The new law could also prevent Christian business owners from being compelled to bake a cake or take photographs of a same-sex "marriage" ceremony, if doing so violates their faith. In recent years, business owners have seen an increased level of prosecution for denying such services, despite their religious and moral beliefs.

The state's pro-life organization applauded Pence for his stance. "Indiana's pro-life community is grateful to Gov. Mike Pence for signing the Religious Freedom Restoration Act into law,” said Indiana Right to Life's president and CEO Mike Fichter. “This bill will give pro-lifers a necessary legal recourse if they are pressured to support abortion against their deeply-held religious beliefs.”

“RFRA is an important bill to protect the religious freedom of Hoosiers who believe the right to life comes from God, not government,” he said.

The state RFRA is based on the federal bill introduced by Sen. Chuck Schumer, D-NY, and signed into law by President Bill Clinton in 1993. The Supreme Court cited the federal law when it ruled that Hobby Lobby had the right to refuse to fund abortion-inducing drugs, if doing so violated its owners' sincerely held religious beliefs.

In signing the measure – similar to the one Arizona Gov. Jan Brewer vetoed – Pence and the state of Indiana have faced a torrent of venom from opponents of the bill, who claim it grants a “right to discriminate” and raises the spectre of segregation.

"They've basically said, as long as your religion tells you to, it's OK to discriminate against people," said Sarah Warbelow, legal director of the Human Rights Campaign, a national homosexual pressure group.

The Disciples of Christ, a liberal Protestant denomination based in the state capital, has said it will move its 2017 annual convention if the RFRA became state law. The NCAA warned the bill's adoption “might affect future events” in the Hoosier state.

Pence denied such concerns, saying, "This bill is not about discrimination, and if I thought it legalized discrimination in any way I would've vetoed it."

The bill's supporters say that, under the Obama administration, it is Christians who are most likely to suffer discrimination.

"Originally RFRA laws were intended to protect small religious groups from undue burdens on practicing their faith in public life,” said Mark Tooley, president of the Institute on Religion and Democracy. “It was not imagined there would come a day when laws might seek to jail or financially destroy nuns, rabbis or Christian camp counselors who prefer to abstain from the next wave of sexual and gender experimentation. And there's always a next wave.”

The bill's supporters note that it does not end the government's right to coerce people of faith into violating their conscience in every situation. However, it requires that doing so has to serve a compelling government interest and the government must use the least restrictive means possible. “There will be times when a state or federal government can show it has a compelling reason for burdening religious expression – to ensure public safety, for instance,” said Sarah Torre, an expert at the Heritage Foundation. “But Religious Freedom Restoration Acts set a high bar for the government to meet in order to restrict religious freedom.”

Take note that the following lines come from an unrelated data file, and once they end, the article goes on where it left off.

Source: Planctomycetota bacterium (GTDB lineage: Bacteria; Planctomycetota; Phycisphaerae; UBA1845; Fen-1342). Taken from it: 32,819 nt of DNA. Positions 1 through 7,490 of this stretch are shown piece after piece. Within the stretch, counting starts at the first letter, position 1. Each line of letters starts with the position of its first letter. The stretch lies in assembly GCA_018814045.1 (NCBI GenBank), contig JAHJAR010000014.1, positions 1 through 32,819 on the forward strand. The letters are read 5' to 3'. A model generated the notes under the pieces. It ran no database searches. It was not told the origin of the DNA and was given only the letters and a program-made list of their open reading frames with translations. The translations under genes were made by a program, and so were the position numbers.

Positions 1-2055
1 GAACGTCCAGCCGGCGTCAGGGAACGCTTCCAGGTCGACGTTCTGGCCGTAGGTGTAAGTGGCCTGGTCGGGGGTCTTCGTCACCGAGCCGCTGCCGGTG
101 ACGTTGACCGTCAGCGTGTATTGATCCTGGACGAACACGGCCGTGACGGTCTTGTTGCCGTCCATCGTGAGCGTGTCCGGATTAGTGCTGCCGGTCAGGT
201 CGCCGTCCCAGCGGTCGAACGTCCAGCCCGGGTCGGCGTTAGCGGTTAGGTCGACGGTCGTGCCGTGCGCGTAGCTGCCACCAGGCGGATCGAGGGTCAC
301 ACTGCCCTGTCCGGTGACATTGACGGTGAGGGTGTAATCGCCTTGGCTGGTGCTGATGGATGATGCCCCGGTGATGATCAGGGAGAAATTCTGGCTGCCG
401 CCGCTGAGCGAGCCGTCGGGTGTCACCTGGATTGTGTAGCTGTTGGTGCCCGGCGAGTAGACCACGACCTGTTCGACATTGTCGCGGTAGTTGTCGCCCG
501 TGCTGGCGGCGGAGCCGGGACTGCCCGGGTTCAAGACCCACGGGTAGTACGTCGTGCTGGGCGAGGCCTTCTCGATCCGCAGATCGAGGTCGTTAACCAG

Restricting the ability of government to interfere in people's private decisions, especially their religious decisions, is the very purpose of the Constitution, its supporters say.

"Religious freedom is the cornerstone of all liberty for all people,” Tooley said. “Deny or reduce it, and there are no ultimate limits on the state's power to coerce."

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Fight pornography. Beat pornography. And join the ranks of those who support their fellow men and women still fighting.
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Porn is transforming our men from protectors into predators. Fight back.

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By Jonathon van Maren

Since I’ve gotten involved in anti-pornography work, I’ve met countless men who struggle, fight, or have beaten pornography. Each person seems to deal with the guilt and shame that accompanies porn use in a different way—some deny that it’s “all that bad,” others pretend that they could “stop whenever they want,” many insist that “everyone is doing it,” and most, when pressed, admit to a deep sense of self-loathing.

One worry surfaces often in conversation: What do my past or current struggles with pornography say about me as a man? Can I ever move past this and have a meaningful and fulfilling relationship?

I want to address this question just briefly, since I’ve encountered it so many times.

First, however, I’ve written before how I at times dislike the language of “struggling” with pornography or pornography “addiction,” not because they aren’t accurate but because too often they are used as an excuse rather than an explanation. It is true, many do in fact “struggle” with what can legitimately be considered an addiction, but when this language is used to describe an interminable battle with no end (and I’ve met dozens of men for whom this is the case), then I prefer we use terminology like “fighting my porn habit.” A semantic debate, certainly, but one I think is important. We need to stop struggling with porn and start fighting it.